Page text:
SIOUX FALLS, S.D. (KELO) — Although the COVID-19 booster should be available soon for all fully-vaccinated adults, the chances that some groups of people will get the booster aren’t very high since they aren’t even fully vaccinated.
About 59% of eligible individuals 12 and older are fully vaccinated in South Dakota, according to South Dakota Department of Health.
According to a recent Kaiser Family Foundation (KFF) report, 27% of U.S. adults are not yet vaccinated.
Vaccine hesitancy has been the subject of several studies and surveys including a COVID-19 tracking project report shared in September from partners Northeastern University, Northwestern University, Rutgers and Harvard. The partners surveyed 20,669 individuals from all 50 states and the District of Columbia from June 9 through July 6 in what was called the “COVID States Project.”
“The biggest expressed concern of the unvaccinated is the safety of the COVID-19 vaccines,” the Sept. 14 report on the study said. “The unvaccinated are much more much more likely to be skeptical of the efficacy and safety of vaccines more generally.”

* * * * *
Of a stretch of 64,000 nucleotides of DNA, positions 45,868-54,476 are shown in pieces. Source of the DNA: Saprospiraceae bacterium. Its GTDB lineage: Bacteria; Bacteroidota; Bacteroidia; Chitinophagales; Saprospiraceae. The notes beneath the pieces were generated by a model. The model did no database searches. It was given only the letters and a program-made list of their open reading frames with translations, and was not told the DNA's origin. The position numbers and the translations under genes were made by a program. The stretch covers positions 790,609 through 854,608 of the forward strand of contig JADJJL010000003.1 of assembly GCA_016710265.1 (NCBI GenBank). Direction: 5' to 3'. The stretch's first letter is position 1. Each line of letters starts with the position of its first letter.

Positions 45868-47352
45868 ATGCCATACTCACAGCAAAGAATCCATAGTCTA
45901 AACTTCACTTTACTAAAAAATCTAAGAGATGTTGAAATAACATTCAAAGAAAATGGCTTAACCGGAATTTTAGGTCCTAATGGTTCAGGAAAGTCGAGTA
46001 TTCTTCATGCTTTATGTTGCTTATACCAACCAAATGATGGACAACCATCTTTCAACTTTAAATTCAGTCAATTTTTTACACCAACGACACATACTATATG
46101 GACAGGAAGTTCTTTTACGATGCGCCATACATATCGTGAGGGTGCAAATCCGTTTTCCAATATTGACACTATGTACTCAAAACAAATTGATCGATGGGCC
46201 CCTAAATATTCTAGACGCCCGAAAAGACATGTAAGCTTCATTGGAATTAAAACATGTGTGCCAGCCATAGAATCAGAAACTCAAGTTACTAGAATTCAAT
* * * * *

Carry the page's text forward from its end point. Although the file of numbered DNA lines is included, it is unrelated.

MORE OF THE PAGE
South Dakota falls into some of the categories that account for the largest share of unvaccinated individuals in the U.S.
Republicans and those who are Republican leaning make up the largest share of unvaccinated individuals, according to the KFF polling report. And 38% of fully-vaccinated Republicans say they do not plan to get a booster shot when eligible.
The KFF found that the largest “unvaccinated population is now disproportionately made up of those who identify as Republican or Republican-leaning, with six in ten (60%) identifying as Republican or Republican-leaning.”
The KFF said in the November report that “partisanship has been a strong predictor of views on coronavirus from the early days of the pandemic.”
The KFF reported in June that more Republicans reported living in all unvaccinated homes than Democrats.
The KFF reported in May that an April report showed Democrats were more enthused about the vaccines than Republicans but enthusiasm was increasing in Republicans. Younger adults, particularly those 18 to 29, were more willing to wait to get a vaccine. The age trend is continuing, according to the November KFF report.
An The Economist YouGov poll from September showed that 38% of the respondents from 18 to 44 said they will not get vaccinated.